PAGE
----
side of the land of John Williams and _ north east three hundred and twenty poles
to a marked red oak on the north east side of a branch of Totoske called the
Beaver dams branch and thence north west over the said branch again three hundred
and twenty poles to a red oak. Again south west three hundred and twenty poles
to the land of John Williams aforesaid and finally south east three hundred and
twenty poles by a line of marked trees that divideth this land and the land of
John Williams aforesaid to the place where it began including some certain points
of land lying between this land and the aforementioned branch containing eighty
seven acres being in all seven hundred and twenty seven acres land. Six hundred
and forty acres thereof being formally granted to the said Bedwell and Richard
Powell by patent dated the tenth of September one thousand six hundred and sixty
one and is since become wholly unto the said Bedwell. And eighty seven acres
the residence being _ per transportation of two persons &C to have and to
hold &C. To be held &C yielding and bargaining to _ &C. Dated the
twentieth of February one thousand six hundred and sixty two."
Robert Bedwell appears to have been in Virginia Colony for at least two years
prior to this land grant, however, as his name appears in 1659 as "Robert
Bedwell, Virginia, Rappannock" on a bill (Deed Book 2-345 Feb. 10, 1659
R.B.) which appears to be an order by the court to pay certain expenses incurred,
perhaps by the court.
There are four references found in original documents that list Robert Bedwell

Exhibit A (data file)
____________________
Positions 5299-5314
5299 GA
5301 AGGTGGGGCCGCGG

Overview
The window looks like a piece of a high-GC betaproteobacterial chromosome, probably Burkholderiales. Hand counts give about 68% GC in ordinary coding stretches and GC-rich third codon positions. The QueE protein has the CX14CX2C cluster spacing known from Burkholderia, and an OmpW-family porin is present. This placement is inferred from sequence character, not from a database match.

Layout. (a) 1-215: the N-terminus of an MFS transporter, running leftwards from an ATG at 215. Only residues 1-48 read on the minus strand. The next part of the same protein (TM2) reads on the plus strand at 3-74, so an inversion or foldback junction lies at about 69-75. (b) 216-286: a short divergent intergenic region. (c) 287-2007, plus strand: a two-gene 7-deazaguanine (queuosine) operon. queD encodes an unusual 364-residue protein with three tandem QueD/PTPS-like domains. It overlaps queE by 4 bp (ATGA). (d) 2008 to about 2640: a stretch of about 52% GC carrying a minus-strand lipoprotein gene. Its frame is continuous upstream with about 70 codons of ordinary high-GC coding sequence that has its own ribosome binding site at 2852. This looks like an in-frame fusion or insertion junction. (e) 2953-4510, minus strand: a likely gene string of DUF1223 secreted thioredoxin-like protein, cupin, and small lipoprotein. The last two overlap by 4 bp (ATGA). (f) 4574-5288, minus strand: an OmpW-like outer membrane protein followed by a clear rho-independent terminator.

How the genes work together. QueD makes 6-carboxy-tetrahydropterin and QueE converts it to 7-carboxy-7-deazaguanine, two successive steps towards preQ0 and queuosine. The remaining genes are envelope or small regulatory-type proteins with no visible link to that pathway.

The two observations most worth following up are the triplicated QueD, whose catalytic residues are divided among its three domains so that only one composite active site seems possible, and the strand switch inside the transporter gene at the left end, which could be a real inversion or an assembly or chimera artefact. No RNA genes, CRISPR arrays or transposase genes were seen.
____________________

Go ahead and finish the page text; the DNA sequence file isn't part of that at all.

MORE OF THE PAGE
working as a carpenter in History of Old Rappahannock County, Virginia, 1656-1692,
by Thomas Hoskins Warner (Pauline Pearce Warner, Publisher, Tappahannock, VA
1965). Deed records also list him as a "planter".
In the summer of 1679, Robert Bedwell and his son-in-law, Isaac Webb, traveled
to Kent County, Delaware where they obtained a grant of land. During this time
away, daughter Elizabeth appears to have been managing the family's affairs in
Virginia, selling parts of their tobacco crop on several occasions (see Notes
for her listing). After spending the fall and winter making improvements on
the land, they returned to Virginia to complete final preparations for the move.
Robert and Susanna sold their final holdings in the state of Virginia in April,
1680. (Rappahannock County, Virginia Deeds 1672-1682, pages 105-106).
The Duke of Yorke Record...1646-1679, pages 155-156:
(213) A Pattent for a parcell of land on the West side of Delaware Bay
graunted unto Robert Bedwell. Sir Edmund Andros Knt. &c. Whereas there
is a certaine parcell of land on the W. side of Delaware Bay scituate lyeing
& being on the S. E. side of St. Jones Creek, called by the name of Folly
Neck, the which hath been layd out for Robert Bedwell, beginning at a markt black
Oake standing by the said Creeke side neare unto a branch goeing up to a Beaver
(213) Damm being at the North side of the sd Branch separating this from the
land of Joshua Barkestead and runing from the said Oake North up the sd St. Jones
Creeke, then North North West twenty foure perches up the sd Creek then North
North East four degrees Easterly to a point by said creeke, and from thence up
the sd Creeke North West and by North one hundred and sixty Perches to a marked
Black Oake standing on the South East side at the Mouth of a branch proceeding
from St. Jones Creeke, aforementioned and comonly called the Cypresse branch
and from thence runing South West and by West sixty Perches binding likewise
upon sd branch, then South south East also binding upon the sd Branch one hundred
and forty perches from the head of sd Branch, then south east fifety six Perches
to a marked red Oake standing in the woods about forty perches from the head